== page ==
The vison of western artists was radically modified and influenced by the way nature and society was represented in Japan. Numerous painters like Claude Monet, Vincent Van Gogh, Edgar Degas, Jean Renoir, but also Alphonse Mucha, Gustav Klimt, Mary Cassatt or James Whistler and many more found in Japanese art a way to renew their technique and to see the world in a different light.
This strange and mythical country was not easily understood by the western mentality though and in a way the singularity of both the country and its people helped to idealize Japan.
But the curiosity for the Japanese world went beyond culture and art and after the Boxer Rebellion, the war between Japan and Russia changed the way the West looked on the Japanese. The first military successes, followed by the successive victories of Mukden and Tsushima in April 1905, reinforced the impression that the country had something special.
Everybody was amazed. At that time, the observers who commented on the Japanese success attributed it to the strong feelings of patriotism among the soldiers and to their training. They identified a rigorous moral code, the Bushido, and a very special physical preparation, jujutsu.
The Russian doctors, who came back from the battlefields, underlined their amazement after having seen so many soldiers injured with broken or disarticulated limbs. On the one hand Japanese people were known to be the most refined and close to nature people, and on the other hand were capable of military feats worthy of great power. In the turmoil of this time, the strength of modern Japan became a source of anxiety for the West. A new fear was born that the German Kaiser, Wilhelm II, labelled the 'Yellow Peril'.
Depicted as the triumph of skill and agility over brutal force, the Japanese style of wrestling was centered on the importance of yielding to the opponent and using his own strength against himself. The philosophy was that Intelligence and agility could overpower mere strength, the weak no longer had to surrender to the strong. Everywhere in the world, newspaper started to publish stories of its efficiency. They reveal the impact of jujutsu on the general public.
It is funny to see that adventure books and spy novels, heroes such as Sherlock Holmes, Nick Carter or Arsène Lupin could escape from complicated situations because they had mastered the art of jujutsu. In the United States, a comic strop in the Chicago Sunday Tribune in 1906, introduced the Kin-Der-Kids. Drawn by Lyonel Feininger, who was to be known as an impressionist painter, the character of Strenuous Teddy was the first comic strip hero who was a jujutsu expert.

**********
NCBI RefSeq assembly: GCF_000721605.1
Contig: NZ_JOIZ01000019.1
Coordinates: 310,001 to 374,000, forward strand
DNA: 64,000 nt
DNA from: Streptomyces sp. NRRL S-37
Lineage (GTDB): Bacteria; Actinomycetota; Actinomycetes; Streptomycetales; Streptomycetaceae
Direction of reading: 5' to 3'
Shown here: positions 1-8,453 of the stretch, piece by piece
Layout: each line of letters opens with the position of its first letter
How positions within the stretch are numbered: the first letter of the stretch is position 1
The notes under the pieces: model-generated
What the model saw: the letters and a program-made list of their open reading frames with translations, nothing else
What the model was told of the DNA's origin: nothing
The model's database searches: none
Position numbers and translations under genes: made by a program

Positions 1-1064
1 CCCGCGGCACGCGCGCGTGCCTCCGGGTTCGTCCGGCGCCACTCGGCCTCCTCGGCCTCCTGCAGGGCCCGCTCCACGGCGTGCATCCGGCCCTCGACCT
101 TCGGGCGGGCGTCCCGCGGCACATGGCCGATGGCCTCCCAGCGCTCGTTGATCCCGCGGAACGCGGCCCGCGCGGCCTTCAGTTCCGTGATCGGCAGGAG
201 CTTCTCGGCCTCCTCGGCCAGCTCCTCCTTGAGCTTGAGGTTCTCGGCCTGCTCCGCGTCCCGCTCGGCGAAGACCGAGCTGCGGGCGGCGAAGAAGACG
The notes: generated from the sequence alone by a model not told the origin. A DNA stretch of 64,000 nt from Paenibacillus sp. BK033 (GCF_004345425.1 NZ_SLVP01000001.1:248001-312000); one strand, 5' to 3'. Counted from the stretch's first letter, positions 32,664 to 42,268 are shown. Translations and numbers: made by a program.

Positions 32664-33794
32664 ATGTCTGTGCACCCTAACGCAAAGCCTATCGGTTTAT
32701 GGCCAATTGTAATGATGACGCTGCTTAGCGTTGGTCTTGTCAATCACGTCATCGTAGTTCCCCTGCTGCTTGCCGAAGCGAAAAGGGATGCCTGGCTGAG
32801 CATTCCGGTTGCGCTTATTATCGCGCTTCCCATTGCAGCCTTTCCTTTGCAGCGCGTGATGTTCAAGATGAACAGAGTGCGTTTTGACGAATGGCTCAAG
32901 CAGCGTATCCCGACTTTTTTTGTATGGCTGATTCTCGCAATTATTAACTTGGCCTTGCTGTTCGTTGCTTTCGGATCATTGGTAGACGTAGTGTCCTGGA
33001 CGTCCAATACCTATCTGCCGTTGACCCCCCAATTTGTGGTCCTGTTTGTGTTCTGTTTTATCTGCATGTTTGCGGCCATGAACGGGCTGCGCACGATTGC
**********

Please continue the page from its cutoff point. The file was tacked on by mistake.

Theodor Roosevelt, the President of the United States himself, was known for his interest and even passion for jujutsu. For three years, he regularly trained, notably under the supervision of a former student of Kano, Yamashita Yoshitsugu, who later became a 10th dan. For this occasion, one room in the White House had been turned into a dojo.
Because of the impact of the victories of the Imperial armies, Japanese instructors were invited to the most prestigious institutions. In West Point Academy, Annapolis Naval Academy and Fort Myer, the best Japanese experts trained cadets. The situation was similar in the French military school of Joinville, in Berlin's military school, in the naval academy in Argentina and in numerous other countries. Thus the army and the police contributed to the diffusion of the Japanese techniques, but that was mainly the case in a closed circuit. If the inclusion of jujutsu in the curricula of these famous institutions reinforced the reputation of efficiency of the Japanese method, it was still mysterious to the general public for whom it remained somewhat inaccessible.
Even though it was not very well known and rarely practiced, the new form of Japanese wrestling capture the imagination of the masses. The exoticism of Japan, the collective curiosity and the deadly efficiency of the Japanese method, the adoption of the practice by renowned military institutions, all this constituted a stable foundation. Kano and his disciples built on this ground in order to insure the diffusion of the Kodokan method throughout the world.